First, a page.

A person may be seen as not fit and proper and therefore refused a licence if they have been convicted of a serious criminal offence, have been a bankrupt or disqualified from holding a directorship in a company or is under the control or influence of another person who is not fit and proper to provide the labour hire services.

The scheme will be regulated and managed by the Labour Hire Licensing Compliance Unit.

The expectation is that by 15 June 2018, anyone who provides labour hire services in Queensland must either have a licence or have submitted one. Licences are renewed annually and carry with it a licensing fee based on the amount of wages paid by the business.

If you are unsure whether your business will require a license or would like more information about the Act, please visit


Make sure you’re insured for fire this Winter

Winter has arrived and with it, an increased risk of house fire.

Queensland Fire and Emergency Services have issued a warning and reminder to residents to re-check their heating devices and keep flammable items well clear of fires and/or electric heaters.

QFES Manager Community Safety Operations Gavin Holden said between 1 June 2017 and 31 August 2017, firefighters in the Northern Queensland region attended almost one house fire every three days.


  • Check appliances (like electric blankets and heaters) for fraying or exposed cords or rust, or overheating.
  • Make sure flammable items are kept away from heaters and fireplaces
  • Turn off battery chargers when not in use
  • Install photoelectric smoke alarms and regularly check that they are working.
  • Check your insurance cover is paid and sums insured are accurate.

Queensland Fire and Emergency Services department said the key triggers for house fires in winter were heaters, electric blankets and fireplaces and flues.

Common causes of fire include frayed cords or exposed wires on electrical appliances, clothing and other items being left on or too close to heaters, embers rolling or sitting from fireplaces, flues becoming blocked and causing heat to build up, and battery chargers overheating.

“It’s understandable that residents are looking for ways to stay warm during the cooler months, but it’s imperative it’s done safely,” Mr Holden said.

“There are a lot of simple steps residents can take to limit the chance of a house fire, including turning off electrical appliances when they’re not in use.”

QFES also recommends thinking about fire preparation including:

  • In a fire, get out immediately. You only have a few minutes before the fire and smoke becomes life threatening.
  • Prepare and draw your escape plan. Have two ways out of every room and pick a meeting place outside of the home.
  • Turn out the lights and practise your escape plan.

QFES also warned that outdoor heating equipment is designed specifically for use outside, in open, aired spaces and should never be brought inside to warm your home.

To get a home and contents insurance quote or to review your cover, call Piranha Insurance 4927 8400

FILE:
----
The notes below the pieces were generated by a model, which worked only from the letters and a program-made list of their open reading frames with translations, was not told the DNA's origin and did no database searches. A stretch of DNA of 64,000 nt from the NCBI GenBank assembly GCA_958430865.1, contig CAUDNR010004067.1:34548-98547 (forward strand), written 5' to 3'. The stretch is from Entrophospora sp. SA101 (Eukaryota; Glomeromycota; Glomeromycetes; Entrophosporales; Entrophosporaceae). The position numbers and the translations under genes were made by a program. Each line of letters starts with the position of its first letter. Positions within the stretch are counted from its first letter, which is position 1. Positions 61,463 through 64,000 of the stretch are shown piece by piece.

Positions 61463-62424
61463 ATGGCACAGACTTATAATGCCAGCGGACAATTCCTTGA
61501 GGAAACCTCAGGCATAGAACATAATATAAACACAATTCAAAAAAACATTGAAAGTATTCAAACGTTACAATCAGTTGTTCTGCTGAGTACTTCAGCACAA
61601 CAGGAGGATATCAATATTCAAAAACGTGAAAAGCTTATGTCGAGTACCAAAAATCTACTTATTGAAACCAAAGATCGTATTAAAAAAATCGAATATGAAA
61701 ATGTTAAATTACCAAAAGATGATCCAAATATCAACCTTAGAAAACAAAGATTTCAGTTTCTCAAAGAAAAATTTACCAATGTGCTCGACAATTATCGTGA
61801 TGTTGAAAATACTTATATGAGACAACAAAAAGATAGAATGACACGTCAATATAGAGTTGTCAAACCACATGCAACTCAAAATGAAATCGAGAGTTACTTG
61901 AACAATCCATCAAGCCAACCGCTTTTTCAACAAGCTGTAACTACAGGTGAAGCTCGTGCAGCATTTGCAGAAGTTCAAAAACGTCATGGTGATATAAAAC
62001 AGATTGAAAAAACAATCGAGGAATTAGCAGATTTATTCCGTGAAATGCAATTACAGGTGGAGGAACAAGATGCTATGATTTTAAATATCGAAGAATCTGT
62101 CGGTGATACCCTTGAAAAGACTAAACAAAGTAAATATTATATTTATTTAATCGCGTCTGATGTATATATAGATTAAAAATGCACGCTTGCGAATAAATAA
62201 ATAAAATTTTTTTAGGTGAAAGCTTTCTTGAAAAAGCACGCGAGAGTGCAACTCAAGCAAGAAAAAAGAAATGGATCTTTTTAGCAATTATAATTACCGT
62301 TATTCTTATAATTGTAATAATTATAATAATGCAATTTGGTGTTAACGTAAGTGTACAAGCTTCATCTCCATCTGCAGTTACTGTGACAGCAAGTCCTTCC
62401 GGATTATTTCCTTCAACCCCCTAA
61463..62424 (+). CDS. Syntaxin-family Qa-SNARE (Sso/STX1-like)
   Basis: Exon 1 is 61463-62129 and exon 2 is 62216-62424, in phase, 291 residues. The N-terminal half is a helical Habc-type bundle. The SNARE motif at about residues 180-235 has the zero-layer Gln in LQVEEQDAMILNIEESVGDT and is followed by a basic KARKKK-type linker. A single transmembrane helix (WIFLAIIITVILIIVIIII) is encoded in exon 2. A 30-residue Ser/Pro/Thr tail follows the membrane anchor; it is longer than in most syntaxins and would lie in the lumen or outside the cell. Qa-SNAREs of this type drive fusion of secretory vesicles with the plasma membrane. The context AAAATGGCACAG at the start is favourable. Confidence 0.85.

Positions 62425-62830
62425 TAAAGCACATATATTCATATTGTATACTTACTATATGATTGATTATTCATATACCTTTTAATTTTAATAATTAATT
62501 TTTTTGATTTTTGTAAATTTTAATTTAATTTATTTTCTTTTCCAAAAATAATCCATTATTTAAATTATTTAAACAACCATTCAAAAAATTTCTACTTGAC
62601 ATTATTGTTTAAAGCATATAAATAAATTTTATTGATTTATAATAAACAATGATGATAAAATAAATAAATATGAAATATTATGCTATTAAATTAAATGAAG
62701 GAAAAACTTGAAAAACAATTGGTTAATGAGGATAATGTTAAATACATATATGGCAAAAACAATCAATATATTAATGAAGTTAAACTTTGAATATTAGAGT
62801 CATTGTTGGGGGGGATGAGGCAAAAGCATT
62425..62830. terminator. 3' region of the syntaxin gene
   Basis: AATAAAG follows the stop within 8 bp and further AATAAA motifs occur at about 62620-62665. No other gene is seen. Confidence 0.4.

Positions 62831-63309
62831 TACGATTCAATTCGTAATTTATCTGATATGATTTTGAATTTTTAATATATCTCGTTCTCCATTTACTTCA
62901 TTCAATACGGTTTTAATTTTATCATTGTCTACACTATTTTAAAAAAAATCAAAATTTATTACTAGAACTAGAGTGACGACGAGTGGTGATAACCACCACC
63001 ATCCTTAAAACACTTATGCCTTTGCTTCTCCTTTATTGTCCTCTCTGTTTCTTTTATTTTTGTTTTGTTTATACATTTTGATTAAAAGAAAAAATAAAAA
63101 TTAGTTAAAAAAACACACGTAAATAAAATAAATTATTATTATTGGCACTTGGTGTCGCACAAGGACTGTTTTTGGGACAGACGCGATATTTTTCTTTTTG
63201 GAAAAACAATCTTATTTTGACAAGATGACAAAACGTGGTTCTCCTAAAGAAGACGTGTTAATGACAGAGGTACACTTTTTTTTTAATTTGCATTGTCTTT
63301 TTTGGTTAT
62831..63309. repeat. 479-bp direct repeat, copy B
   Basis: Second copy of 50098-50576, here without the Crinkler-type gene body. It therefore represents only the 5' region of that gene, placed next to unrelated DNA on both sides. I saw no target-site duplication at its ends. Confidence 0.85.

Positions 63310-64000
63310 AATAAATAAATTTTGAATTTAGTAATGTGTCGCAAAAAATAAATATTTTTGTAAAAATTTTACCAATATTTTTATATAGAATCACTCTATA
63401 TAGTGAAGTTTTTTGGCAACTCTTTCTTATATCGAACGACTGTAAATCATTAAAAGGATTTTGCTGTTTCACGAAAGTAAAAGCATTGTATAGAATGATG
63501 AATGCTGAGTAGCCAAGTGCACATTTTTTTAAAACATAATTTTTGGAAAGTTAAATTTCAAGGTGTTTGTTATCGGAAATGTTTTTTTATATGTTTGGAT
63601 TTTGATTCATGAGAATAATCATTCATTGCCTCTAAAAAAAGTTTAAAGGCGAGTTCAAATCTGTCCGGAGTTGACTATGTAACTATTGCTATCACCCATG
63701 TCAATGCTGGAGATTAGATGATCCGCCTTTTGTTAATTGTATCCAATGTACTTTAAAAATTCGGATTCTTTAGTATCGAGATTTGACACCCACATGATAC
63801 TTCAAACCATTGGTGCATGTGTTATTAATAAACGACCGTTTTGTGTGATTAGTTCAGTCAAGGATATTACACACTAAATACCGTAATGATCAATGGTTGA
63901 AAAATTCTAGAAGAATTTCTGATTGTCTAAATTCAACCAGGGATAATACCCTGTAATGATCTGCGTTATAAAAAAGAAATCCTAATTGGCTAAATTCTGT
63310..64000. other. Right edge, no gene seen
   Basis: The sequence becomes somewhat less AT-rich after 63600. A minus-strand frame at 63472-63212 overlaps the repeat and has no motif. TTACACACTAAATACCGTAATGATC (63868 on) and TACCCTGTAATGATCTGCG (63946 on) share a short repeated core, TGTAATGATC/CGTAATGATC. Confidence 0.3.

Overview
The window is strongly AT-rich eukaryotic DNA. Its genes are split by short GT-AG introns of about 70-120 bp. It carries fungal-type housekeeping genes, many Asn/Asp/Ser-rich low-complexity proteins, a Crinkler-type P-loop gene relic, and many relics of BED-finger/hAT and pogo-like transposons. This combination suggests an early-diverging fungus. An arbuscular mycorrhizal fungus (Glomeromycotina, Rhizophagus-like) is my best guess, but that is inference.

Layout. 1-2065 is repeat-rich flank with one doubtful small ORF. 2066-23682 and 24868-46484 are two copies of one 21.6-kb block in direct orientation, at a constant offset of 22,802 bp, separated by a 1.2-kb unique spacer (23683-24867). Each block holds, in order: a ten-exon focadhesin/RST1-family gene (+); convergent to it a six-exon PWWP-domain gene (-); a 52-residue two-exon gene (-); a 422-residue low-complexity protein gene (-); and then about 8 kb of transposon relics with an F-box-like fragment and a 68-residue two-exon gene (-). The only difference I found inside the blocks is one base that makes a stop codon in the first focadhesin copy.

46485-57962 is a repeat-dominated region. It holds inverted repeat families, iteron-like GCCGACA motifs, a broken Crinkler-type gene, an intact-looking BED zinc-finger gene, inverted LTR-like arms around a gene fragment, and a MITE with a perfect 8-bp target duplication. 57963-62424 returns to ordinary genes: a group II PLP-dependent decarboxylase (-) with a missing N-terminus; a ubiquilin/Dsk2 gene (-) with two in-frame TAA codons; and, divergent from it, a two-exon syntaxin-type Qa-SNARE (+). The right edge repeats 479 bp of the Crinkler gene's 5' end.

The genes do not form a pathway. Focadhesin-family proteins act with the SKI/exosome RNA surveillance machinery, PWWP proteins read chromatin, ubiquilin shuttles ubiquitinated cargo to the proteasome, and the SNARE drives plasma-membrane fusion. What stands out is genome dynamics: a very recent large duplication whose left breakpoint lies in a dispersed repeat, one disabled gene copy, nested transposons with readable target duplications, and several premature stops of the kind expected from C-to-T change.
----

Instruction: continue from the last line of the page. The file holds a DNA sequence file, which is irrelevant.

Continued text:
Crypto Currencies – The rise of the cashless society

A ‘Cashless Society’ describes an economic state whereby Financial Transactions are not conducted with money in the forms of physical banknotes or coins, but rather through the transfer of digital information (usually an electronic representation of money) between the ‘transacting parties’. Cashless societies have existed, based on barter and other methods of exchange.

Cashless transactions have also become possible using many different forms of ‘crypto currencies’ such as ‘Bitcoin’. A ‘Crypto Currency’ is described by Wikipedia as ‘a controversial digital asset designed to work as a medium of exchange that uses cryptography to secure its transactions to control the creation of additional units and to verify the transfer or assets.’ Depending on whom you listen to and believe ‘Crypto Currencies’ may just be ‘the next big thing’ or a ‘total fraud’.

Using the example of ‘Bitcoin’ whilst there are many examples of individuals who’ve invested and made strong returns in relatively short periods of time there appear to be many strange terminologies used and old adage of ‘If it’s too good to be true…’ may just apply.

Like an investment, a sound knowledge of both the product and the market allow better opportunities to obtain strong returns on capital. Whilst there have been many articles and lots of discussions regarding these relatively new products they haven’t been around long enough to make a truly informed assessment. There has also been a great deal of negative press that have surrounded many of these new markets. ‘Ponzi Scheme’ along with other negative names have been used to describe these new markets.

Further, as these products are delivered on electronic platforms across many country borders, consideration should be given to the Legal and Taxation framework and jurisdictions that exist where the transaction will occur.

Not dissimilar to any new or emerging products and markets, the more research and advice from professionals will allow you, as an Investor, the best opportunity for success.

Once again, the Greek saying that translates to ‘Let the buyer beware’ should raise the appropriate alerts.